More recently, Santa Cruz local Erik Bovee’s report “Santa Cruz is a Very Dangerous Place to Live” used UCR data to compare 2009-2011 crimes rates in Santa Cruz to other California cities with populations of 50,000-61,000 and found that Santa Cruz ranked first and second for forcible rape. When compared to all California cities with populations over 50,000, he found that Santa Cruz ranked 10th in 2011.
In an email to GT, Santa Cruz Deputy Chief of Police Steven Clark cautions against putting too much credence in the UCR data: “It does not tell the entire story, especially when used for comparison,” he writes. “There is simply too much variance in the way crimes are reported to gather significant correlations.”
That said, he adds, “We are concerned about the number of reported incidents of sexual assault … I think we need to continue to educate people on the larger topic of sexual assault and about making good choices as well as creating a culture of respect for each other. Rape in any form is a serious and horrific crime, not something that should be taken lightly.”
Rape most recently landed in local headlines because of a false report made by a UC Santa Barbara student visiting the UC Santa Cruz campus. Initially, the report shook the UCSC community, prompting a candlelight vigil, public meetings and increased campus safety measures.
The story took a series of strange turns when UCSC police revealed that the young woman had fabricated the rape, and had actually found someone to beat her up and have sex with her on Craigslist. In addition to being ordered to undergo mental health counseling, she was charged with a misdemeanor for making the false report and is due for a preliminary hearing in court on May 23.
For local rape prevention educators, the buzz-inducing incident was another obstacle for real rape survivors. “It takes a toll on someone who is a survivor to come forward and be believed because that is already such a struggle,” says Kalyne Foster, fund development director for Women’s Crisis Support – Defensa de Mujeres, adding that false reports are actually very rare.
College students are a high-risk group when it comes to sexual assault, says UCSC Sexual Violence Prevention Educator Caitlin Stinneford. According to a 2012 report by the American Association of University Professors, up to 25 percent of females and 4 percent of males on U.S. college campuses are victims of sexual assault.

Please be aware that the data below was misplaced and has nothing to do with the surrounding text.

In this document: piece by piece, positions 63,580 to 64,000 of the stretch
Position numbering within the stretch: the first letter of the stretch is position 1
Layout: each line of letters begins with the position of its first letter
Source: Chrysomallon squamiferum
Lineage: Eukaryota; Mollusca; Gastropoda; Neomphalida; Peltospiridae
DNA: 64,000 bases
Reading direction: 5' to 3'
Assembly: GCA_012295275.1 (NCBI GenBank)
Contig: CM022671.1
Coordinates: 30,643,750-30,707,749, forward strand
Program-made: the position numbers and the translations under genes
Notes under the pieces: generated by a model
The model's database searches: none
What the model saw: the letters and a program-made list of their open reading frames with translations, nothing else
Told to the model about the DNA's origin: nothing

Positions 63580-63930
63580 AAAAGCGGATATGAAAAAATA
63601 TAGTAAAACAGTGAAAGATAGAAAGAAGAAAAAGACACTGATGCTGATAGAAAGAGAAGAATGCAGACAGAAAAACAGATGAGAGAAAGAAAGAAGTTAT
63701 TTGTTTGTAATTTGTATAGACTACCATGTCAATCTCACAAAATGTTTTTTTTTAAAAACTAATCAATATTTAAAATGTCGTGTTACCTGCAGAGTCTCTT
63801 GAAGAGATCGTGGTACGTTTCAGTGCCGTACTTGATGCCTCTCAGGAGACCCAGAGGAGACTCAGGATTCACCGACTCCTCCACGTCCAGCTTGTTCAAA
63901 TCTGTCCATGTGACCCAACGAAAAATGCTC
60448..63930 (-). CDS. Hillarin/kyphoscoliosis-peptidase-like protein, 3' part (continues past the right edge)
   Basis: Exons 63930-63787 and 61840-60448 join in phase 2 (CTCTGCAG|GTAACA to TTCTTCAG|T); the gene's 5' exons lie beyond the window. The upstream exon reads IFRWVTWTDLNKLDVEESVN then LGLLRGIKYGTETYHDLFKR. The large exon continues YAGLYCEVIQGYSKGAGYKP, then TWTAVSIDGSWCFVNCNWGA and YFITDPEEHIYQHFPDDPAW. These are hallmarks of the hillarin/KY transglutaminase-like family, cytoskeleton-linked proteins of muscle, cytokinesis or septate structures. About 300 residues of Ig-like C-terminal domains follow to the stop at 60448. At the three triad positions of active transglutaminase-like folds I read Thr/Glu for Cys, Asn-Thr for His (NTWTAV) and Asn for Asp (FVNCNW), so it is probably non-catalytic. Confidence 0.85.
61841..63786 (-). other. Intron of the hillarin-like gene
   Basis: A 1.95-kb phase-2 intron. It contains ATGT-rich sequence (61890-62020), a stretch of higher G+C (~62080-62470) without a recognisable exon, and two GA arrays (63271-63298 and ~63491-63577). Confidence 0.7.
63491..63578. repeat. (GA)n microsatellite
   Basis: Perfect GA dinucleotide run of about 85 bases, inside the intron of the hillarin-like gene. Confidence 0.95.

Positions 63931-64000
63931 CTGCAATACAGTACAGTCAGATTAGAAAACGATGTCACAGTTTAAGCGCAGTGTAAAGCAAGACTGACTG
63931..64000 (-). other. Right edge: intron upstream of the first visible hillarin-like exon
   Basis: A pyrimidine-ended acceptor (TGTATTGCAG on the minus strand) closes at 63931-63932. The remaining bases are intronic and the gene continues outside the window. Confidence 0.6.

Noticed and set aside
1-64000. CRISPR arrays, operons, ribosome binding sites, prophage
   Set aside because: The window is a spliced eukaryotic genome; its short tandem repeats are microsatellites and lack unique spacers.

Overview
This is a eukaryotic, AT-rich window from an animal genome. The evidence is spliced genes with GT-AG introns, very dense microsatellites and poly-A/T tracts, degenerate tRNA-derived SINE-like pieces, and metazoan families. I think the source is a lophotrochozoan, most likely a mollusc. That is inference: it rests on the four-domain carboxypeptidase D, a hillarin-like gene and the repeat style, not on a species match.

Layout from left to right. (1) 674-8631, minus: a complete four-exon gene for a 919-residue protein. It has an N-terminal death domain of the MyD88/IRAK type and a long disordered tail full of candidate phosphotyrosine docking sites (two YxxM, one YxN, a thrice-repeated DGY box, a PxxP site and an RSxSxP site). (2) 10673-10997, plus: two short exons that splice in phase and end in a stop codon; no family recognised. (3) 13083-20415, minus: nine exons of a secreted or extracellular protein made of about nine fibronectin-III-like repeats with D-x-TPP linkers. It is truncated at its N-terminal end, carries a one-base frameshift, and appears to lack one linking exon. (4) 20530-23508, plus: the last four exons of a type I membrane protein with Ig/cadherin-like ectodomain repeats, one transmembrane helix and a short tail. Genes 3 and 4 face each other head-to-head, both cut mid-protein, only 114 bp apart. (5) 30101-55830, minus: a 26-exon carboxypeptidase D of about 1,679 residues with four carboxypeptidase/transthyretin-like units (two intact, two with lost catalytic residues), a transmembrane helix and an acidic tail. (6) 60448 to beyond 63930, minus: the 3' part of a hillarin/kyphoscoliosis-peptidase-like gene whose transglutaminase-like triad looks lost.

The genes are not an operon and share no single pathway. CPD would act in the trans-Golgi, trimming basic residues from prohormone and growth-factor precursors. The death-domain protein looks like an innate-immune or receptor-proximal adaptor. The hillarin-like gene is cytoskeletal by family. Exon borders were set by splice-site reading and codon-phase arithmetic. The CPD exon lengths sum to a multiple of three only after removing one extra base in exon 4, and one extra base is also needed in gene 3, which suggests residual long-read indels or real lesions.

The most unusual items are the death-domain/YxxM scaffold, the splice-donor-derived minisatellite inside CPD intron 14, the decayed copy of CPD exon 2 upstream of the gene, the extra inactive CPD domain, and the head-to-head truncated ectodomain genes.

Stinneford says she has heard from students who felt disparaged by the fictitious report.
“[People have said], ‘This is the reason no one believed me,’” she says. “It was triggering for a lot of people who had been through an experience themselves. It was especially difficult because they know how hard it is to have gone through this and have to pick up the pieces afterward and for someone to lie about that is unfathomable. Why would you want to pretend you have gone through this? It downplays their experience to make it seem like it’s a joke.”
In light of this month being Sexual Assault Awareness Month, groups like Stinneford’s, Defensa de Mujeres and the CPVAW are hoping to shift the focus onto real victims and the real issue. Efforts like the Resource Center for Nonviolence’s March 29 “Resist Rape Culture” event, a movement of the same name at UCSC, and the new student group Men Creating Change are also fighting to break the silence on the issue of rape. (See the sidebar on page 25 for more information about Sexual Assault Awareness Month events.) JANE hopes to do the same.
Igniting the Spark
When Allen updated her LinkedIn account with information about JANE, she began receiving messages. One, sent from a man in India, applauded the project but said that the main character’s age wasn’t right—12 years old would be more realistic than 15.
For the most part, the JANE team has received only supportive and positive feedback—including a phenomenon several of them have experienced in which merely by being involved in the film, or mentioning the project, women, some of whom they have known for years, divulge their own buried stories of sexual assault and abuse. This is an encouraging sign to the filmmakers that the film—even before it has been made—is capable of generating discussion and healing.
But not everyone wants the topic talked about.
“I know who you are. I know where you live. I’m coming to kill you. And if you don’t believe me, I’ve killed these people …”
Allen was horrified to find this threat posted to the JANE Facebook page late last year. In a split second reflex, she reported the comment to the site and the nasty message disappeared. In hindsight, she wishes she had saved it.
“If we were going to make a story up—because we don’t actually know the story—it would be that there are people out there who think that women are lying about it, or making a big fuss over nothing,” she says. “It’s another level of misogyny and silencing.”
Did it make her reconsider what she’s doing with JANE? She smiles and shakes her head. “Not when I see what other women are doing. There are women who are taking huge risks.”